In a plate girder bridge, the plate girders are typically I-beams made up from separate structural steel plates (rather than rolled as a single cross-section), which are welded or, in older bridges, bolted or riveted together to form the vertical web and horizontal flanges of the beam.
The use of plate girders rather than rolled beam sections for the two main girders gives the designer freedom to select the most economical girder for the structure. The steel main structure is much easier to erect if compared to the construction of a concrete girder and the light structure imposes smaller loads on piers and foundations, allowing for economic design of the substructure. In some cases, the plate girders may be formed in a Z-shape rather than I-shape.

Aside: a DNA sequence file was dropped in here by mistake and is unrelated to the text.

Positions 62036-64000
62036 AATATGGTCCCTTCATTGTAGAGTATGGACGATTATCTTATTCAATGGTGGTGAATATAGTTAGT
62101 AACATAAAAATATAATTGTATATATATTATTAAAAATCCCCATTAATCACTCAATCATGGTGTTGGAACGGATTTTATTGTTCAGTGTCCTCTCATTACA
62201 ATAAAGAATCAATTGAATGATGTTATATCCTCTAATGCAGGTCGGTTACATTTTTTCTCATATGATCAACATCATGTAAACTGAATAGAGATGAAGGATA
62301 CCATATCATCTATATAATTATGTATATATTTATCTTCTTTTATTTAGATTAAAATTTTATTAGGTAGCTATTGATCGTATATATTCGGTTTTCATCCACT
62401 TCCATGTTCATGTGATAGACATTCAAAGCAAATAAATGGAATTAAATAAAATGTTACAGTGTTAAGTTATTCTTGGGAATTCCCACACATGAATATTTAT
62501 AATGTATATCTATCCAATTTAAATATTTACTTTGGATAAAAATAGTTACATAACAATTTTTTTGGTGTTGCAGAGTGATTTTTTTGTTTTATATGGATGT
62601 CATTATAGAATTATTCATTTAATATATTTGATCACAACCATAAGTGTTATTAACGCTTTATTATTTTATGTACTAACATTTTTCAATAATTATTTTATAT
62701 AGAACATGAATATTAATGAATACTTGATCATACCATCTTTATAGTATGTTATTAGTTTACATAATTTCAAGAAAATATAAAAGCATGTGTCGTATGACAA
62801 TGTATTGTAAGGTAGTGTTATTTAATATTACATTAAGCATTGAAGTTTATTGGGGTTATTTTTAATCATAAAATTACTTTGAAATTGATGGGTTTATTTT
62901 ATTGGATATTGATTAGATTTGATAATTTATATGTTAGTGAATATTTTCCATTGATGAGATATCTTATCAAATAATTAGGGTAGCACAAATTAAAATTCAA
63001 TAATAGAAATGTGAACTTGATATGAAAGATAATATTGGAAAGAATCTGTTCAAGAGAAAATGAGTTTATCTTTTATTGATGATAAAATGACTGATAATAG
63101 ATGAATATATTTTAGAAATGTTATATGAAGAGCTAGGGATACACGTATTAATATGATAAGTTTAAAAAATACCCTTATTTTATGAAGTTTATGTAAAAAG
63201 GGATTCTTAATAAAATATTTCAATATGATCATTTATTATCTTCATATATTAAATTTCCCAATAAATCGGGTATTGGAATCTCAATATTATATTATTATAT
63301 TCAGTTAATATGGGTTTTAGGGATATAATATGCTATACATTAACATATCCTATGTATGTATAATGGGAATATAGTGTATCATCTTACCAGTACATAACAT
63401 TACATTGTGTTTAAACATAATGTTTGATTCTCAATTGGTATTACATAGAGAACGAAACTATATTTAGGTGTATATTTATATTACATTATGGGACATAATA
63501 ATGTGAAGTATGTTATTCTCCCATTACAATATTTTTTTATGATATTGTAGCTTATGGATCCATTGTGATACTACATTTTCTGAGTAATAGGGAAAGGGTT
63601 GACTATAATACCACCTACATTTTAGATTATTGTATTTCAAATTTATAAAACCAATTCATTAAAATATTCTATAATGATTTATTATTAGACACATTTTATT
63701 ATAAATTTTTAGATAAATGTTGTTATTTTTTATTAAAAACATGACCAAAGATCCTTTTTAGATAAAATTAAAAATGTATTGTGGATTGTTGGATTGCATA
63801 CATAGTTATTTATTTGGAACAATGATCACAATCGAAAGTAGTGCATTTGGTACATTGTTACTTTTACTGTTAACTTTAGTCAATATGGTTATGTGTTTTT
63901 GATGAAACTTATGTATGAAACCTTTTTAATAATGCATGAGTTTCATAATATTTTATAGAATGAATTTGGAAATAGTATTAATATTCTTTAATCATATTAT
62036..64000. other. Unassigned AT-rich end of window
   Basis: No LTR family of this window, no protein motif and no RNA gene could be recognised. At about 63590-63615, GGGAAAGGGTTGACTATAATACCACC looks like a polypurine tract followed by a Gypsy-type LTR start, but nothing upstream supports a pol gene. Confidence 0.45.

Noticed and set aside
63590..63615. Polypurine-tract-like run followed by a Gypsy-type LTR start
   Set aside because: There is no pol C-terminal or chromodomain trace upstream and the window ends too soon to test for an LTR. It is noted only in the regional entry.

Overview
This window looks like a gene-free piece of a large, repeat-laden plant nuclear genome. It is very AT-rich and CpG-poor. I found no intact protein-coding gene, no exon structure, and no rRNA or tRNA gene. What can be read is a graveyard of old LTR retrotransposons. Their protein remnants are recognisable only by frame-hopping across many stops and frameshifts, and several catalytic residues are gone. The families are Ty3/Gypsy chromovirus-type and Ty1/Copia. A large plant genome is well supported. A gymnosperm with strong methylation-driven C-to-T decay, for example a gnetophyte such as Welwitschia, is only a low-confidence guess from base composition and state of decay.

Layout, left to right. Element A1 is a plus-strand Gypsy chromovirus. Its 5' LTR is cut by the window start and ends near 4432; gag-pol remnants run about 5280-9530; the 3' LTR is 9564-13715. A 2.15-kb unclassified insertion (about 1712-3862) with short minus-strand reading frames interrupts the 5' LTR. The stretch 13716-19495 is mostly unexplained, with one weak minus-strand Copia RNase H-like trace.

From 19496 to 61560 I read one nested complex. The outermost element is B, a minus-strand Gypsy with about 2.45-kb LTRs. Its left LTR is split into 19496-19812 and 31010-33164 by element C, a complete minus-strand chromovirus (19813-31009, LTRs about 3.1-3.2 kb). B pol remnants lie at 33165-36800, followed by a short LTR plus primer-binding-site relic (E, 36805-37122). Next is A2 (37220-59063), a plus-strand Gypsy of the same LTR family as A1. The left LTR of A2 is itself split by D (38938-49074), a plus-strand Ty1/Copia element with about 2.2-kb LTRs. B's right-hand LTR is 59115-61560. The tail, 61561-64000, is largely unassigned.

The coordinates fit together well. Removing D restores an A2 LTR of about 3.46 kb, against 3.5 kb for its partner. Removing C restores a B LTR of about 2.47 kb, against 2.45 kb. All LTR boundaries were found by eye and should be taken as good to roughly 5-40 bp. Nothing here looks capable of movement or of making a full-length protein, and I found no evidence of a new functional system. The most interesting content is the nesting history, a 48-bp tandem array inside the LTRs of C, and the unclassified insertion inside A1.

Plate girder bridges can be of steel and concrete composite construction or executed completely in steel.
Steel or concrete deck solution.
Single spans up to 90 meter.